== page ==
As fas as I’ve seen, Armenia has received no reward or commitment from the West for poisoning its relationship with Russia. The European Investment Bank just announced a grant for 10 million euros to improve education in Armenia. And at the recent Granada summit European Commission President Ursula von der Leyen said that the EU will provide $5.53m in emergency aid on top of a similar amount previously announced. Maybe Armenia got a secret promise to join the EU in about 15 years? If not, the EU simply said, “Here’s a cool 20 million for mortgaging your future and making your former allies hate you. Keep up the good work.”

The EU and Armenia are now practically begging Aliyev to meet with them. Pashinyan even just started pushing his plan for regional cooperation called Crossroads of Peace, which would see Azerbaijan and Turkiye reopen their land borders with Armenia and connect through several routes passing through the country. The problem is no one is listening. Aliyev has said Azerbaijan no longer needs Armenia; they’ll just work with Iran instead. Azerbaijan took control of Nagorno-Karabakh, it will soon have its corridor to its exclave and more direct route to Turkiye, and it plays a central role in burgeoning north-south and east-west trade routes.

Azerbaijan also knows that the EU is afraid to do anything in defense of Armenia because it has fired all its bullets at Russia. There is no appetite among European leaders to sanction Azerbaijan, which is increasingly an important source of oil and natural gas for the EU. According to Al Jazeera, French President Emmanuel Macron said that while Azerbaijan seemed to have “a problem with international law”, steps such as sanctions would not be productive.

Unfortunately for the inept EU leaders, due to Russian companies’ large investments in the Azerbaijani oil and gas sector, it is one of the bigger beneficiaries of Brussels’ efforts to increase energy imports from Azerbaijan in order to replace Russian supplies. Azerbaijan is also importing more Russian gas itself in order to meet its obligations to Europe.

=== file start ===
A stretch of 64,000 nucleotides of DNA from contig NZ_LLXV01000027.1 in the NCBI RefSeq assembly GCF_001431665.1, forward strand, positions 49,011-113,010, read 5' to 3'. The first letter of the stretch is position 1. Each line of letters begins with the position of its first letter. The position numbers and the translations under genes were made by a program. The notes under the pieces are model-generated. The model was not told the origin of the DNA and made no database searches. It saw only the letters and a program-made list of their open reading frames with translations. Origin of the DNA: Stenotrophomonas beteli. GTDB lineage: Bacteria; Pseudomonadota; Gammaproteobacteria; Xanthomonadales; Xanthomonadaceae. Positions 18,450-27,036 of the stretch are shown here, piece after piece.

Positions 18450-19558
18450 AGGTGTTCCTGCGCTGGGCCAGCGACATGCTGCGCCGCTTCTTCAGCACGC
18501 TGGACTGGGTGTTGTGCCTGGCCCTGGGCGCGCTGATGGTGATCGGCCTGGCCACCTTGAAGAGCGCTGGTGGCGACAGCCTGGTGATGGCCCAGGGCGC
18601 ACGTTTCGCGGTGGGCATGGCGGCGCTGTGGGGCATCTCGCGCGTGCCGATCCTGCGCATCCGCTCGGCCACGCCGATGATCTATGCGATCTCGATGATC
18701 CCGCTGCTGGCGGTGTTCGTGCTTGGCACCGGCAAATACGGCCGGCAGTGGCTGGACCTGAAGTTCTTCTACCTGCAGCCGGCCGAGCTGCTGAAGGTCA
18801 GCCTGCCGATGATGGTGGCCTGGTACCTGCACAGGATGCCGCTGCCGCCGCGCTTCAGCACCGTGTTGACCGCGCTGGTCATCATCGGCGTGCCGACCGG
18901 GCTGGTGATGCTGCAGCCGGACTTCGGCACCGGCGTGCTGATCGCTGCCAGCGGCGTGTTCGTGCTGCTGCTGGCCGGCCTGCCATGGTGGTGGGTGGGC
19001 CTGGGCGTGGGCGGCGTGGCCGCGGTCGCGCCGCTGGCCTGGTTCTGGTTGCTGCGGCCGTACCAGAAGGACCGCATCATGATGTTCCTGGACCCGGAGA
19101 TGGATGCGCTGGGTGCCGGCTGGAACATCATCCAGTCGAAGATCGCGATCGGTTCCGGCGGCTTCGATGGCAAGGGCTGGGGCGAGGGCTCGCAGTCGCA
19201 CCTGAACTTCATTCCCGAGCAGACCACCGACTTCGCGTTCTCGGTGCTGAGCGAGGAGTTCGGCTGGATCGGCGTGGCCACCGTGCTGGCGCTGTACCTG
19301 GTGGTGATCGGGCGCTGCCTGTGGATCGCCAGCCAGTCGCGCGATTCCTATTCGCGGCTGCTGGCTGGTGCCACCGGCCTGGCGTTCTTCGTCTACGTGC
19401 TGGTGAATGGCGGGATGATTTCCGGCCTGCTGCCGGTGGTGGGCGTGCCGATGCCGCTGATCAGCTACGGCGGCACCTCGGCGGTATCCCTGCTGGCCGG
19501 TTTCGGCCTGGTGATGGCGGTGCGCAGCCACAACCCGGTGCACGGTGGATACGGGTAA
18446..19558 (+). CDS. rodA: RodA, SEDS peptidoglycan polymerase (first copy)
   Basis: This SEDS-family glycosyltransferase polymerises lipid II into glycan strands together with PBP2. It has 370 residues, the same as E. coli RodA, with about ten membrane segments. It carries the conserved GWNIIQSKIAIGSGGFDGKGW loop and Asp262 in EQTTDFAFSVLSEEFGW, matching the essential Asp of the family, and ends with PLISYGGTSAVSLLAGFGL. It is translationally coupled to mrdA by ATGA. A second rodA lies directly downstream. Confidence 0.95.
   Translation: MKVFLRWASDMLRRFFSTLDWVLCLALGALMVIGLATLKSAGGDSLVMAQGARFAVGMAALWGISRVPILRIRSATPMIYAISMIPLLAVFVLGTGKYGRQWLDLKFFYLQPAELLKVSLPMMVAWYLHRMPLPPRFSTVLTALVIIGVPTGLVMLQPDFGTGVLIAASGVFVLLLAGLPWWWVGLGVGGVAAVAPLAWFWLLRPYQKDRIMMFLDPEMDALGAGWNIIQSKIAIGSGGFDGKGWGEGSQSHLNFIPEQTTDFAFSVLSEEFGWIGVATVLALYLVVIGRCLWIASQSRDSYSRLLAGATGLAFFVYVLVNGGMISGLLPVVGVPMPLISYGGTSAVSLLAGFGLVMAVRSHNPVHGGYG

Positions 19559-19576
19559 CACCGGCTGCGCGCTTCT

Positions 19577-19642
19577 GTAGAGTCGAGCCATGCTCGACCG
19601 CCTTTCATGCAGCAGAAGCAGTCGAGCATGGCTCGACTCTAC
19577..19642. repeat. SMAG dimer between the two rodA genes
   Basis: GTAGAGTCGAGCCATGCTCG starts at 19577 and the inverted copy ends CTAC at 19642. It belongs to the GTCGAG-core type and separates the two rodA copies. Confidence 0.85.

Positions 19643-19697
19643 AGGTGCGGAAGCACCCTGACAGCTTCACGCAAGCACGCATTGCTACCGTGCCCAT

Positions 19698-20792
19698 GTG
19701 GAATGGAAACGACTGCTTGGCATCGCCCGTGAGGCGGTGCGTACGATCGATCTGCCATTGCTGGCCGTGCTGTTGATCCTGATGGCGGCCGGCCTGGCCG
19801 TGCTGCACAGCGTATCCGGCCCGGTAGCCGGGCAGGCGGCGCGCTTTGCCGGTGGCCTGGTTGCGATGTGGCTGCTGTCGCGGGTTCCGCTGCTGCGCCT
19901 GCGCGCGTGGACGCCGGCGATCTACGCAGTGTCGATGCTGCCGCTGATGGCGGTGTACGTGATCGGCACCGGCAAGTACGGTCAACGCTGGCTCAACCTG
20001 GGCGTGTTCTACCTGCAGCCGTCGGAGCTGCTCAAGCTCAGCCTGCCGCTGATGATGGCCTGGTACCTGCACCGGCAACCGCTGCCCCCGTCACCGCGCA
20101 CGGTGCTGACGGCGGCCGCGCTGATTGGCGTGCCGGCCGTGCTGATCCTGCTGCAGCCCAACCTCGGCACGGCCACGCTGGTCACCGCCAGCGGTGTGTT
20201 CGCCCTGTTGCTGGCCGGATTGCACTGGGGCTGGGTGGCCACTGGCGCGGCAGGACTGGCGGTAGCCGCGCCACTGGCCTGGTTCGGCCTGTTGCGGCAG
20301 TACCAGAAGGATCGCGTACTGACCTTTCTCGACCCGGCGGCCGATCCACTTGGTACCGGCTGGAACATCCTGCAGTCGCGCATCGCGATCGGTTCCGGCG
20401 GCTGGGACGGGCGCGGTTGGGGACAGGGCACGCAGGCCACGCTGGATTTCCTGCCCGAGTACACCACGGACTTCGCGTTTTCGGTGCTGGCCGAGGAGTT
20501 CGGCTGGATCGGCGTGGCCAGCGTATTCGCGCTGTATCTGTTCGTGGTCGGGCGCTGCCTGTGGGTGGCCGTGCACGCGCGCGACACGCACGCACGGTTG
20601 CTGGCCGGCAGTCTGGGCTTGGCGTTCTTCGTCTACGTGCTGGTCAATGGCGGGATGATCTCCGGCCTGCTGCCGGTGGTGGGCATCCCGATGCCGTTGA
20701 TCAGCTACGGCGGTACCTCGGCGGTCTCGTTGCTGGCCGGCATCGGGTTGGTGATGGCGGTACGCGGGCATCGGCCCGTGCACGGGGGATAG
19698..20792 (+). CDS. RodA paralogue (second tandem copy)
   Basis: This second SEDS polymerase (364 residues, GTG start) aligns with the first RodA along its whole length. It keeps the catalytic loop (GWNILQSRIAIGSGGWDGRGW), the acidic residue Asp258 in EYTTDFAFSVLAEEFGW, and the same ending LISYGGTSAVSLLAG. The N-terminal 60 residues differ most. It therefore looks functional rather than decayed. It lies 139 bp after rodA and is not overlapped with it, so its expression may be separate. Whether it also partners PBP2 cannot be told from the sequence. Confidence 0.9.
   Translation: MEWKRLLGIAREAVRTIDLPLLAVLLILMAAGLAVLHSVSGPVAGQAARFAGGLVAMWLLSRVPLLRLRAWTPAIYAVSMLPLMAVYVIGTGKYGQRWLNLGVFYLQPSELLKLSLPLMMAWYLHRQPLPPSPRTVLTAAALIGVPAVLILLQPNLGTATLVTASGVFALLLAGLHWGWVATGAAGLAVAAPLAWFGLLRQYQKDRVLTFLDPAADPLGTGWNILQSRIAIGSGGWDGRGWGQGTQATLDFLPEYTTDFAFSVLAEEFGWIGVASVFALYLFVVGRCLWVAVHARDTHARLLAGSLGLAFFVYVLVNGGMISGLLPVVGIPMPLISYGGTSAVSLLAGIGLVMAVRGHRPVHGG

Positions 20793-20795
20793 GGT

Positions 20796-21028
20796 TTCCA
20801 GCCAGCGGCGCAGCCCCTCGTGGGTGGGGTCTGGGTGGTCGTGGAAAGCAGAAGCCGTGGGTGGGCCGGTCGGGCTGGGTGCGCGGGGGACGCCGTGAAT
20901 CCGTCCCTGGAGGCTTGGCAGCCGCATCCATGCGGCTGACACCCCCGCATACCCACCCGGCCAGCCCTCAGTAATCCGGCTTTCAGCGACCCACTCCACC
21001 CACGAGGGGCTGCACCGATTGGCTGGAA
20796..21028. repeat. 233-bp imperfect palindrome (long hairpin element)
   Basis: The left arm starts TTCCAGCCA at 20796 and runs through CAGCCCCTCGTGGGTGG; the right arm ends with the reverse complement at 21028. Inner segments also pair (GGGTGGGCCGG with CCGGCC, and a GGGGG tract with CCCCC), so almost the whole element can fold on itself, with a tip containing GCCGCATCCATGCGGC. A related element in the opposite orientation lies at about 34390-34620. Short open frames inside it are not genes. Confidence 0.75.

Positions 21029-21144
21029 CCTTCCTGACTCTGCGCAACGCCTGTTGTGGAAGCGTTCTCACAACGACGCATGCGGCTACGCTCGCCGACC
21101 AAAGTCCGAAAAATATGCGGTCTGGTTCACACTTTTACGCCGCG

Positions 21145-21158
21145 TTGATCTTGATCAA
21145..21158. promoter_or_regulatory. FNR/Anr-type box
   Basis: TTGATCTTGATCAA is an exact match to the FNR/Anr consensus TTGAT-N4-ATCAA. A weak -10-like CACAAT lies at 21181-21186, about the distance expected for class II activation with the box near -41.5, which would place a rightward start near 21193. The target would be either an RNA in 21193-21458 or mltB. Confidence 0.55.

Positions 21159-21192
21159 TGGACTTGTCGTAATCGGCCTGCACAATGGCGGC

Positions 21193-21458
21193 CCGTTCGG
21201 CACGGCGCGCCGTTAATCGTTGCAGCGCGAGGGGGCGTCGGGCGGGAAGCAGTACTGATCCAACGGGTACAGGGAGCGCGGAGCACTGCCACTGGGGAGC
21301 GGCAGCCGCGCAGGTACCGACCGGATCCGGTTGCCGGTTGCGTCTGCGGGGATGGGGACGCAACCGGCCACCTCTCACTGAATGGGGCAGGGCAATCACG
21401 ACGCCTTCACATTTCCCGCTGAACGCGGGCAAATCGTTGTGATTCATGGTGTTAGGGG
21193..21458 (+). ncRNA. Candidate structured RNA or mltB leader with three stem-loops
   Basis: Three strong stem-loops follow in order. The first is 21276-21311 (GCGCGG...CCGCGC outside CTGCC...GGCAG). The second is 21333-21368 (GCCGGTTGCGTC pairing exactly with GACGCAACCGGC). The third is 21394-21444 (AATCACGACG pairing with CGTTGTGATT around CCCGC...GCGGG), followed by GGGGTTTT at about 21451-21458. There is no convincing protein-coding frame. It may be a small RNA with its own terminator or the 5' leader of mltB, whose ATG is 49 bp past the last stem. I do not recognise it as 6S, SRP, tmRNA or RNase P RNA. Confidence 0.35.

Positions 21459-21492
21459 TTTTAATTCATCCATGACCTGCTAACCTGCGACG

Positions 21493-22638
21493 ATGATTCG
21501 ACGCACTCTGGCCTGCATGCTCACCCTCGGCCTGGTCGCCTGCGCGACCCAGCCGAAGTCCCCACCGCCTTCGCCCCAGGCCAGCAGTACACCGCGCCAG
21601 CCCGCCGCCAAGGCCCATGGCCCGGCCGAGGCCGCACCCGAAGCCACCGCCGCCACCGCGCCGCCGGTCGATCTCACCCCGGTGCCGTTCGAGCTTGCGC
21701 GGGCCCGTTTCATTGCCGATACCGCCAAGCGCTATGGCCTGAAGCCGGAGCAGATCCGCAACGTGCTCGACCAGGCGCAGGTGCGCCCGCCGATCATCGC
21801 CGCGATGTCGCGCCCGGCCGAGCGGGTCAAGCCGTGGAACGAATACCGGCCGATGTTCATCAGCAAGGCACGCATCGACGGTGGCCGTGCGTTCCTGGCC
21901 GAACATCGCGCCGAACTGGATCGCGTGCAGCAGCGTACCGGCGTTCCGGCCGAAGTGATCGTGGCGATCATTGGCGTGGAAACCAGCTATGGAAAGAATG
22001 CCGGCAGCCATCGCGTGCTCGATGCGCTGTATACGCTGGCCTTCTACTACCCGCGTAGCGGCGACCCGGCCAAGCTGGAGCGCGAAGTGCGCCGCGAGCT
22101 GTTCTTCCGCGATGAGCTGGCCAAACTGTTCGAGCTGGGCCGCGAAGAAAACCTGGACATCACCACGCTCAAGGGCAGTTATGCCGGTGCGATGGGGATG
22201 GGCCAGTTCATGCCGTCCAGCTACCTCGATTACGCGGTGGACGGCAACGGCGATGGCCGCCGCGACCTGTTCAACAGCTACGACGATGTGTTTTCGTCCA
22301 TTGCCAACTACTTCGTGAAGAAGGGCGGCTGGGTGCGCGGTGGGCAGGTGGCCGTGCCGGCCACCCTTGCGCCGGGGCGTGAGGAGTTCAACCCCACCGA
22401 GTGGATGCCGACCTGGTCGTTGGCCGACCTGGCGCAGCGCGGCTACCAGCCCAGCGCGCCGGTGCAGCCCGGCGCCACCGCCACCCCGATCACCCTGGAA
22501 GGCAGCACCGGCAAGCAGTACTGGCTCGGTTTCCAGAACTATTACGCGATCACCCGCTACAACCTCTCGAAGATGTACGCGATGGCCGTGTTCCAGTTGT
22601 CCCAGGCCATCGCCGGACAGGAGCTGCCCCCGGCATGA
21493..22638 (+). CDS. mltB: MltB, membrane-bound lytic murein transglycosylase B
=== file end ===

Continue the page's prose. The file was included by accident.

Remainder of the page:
Meanwhile, despite depending on Russian energy supplies, including gas, oil, and nuclear energy, Armenia continues to torpedo relations with Russia. Earlier in October it joined the Rome Statute of the International Criminal Court. The ICC, which much of the world views as no more than a political tool of the West, has an outstanding arrest warrant for Putin for alleged war crimes in Ukraine. That now means that if Putin were to visit Armenia he should face arrest there. Moscow called the ratification by Yerevan a “hostile act.” It’s certainly interesting timing on Armenia’s part considering the statute came into effect all the way back in 2002.

What will be Armenia’s next move? It could try to force Moscow to vacate its ​​102nd Russian military base, which is located in Gyumri, Armenia. The problem there is that the agreement between the two countries stipulates that Russia can remain there until 2044. If Pashinyan has neocons in his ear, though, that agreement means nothing.

Armenia’s membership in the Eurasian Economic Union remains, at least for now, but it will likely be isolated there as well. And it could be one of Armenian PM Pashinyan’s next losing chess moves.

During the 2018 Velvet Revolution in Armenia that brought Pashinyan to power, he made statements about the need to leave the Russia-led EEU, which also includes Belarus, Kazakhstan and Kyrgyzstan. This would be another blow to the small Armenian economy.

While Armenia is losing so much and the West offering so little, you’d be forgiven for thinking that’s the West’s main objective: to destroy Armenia.

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  1. Sam Owen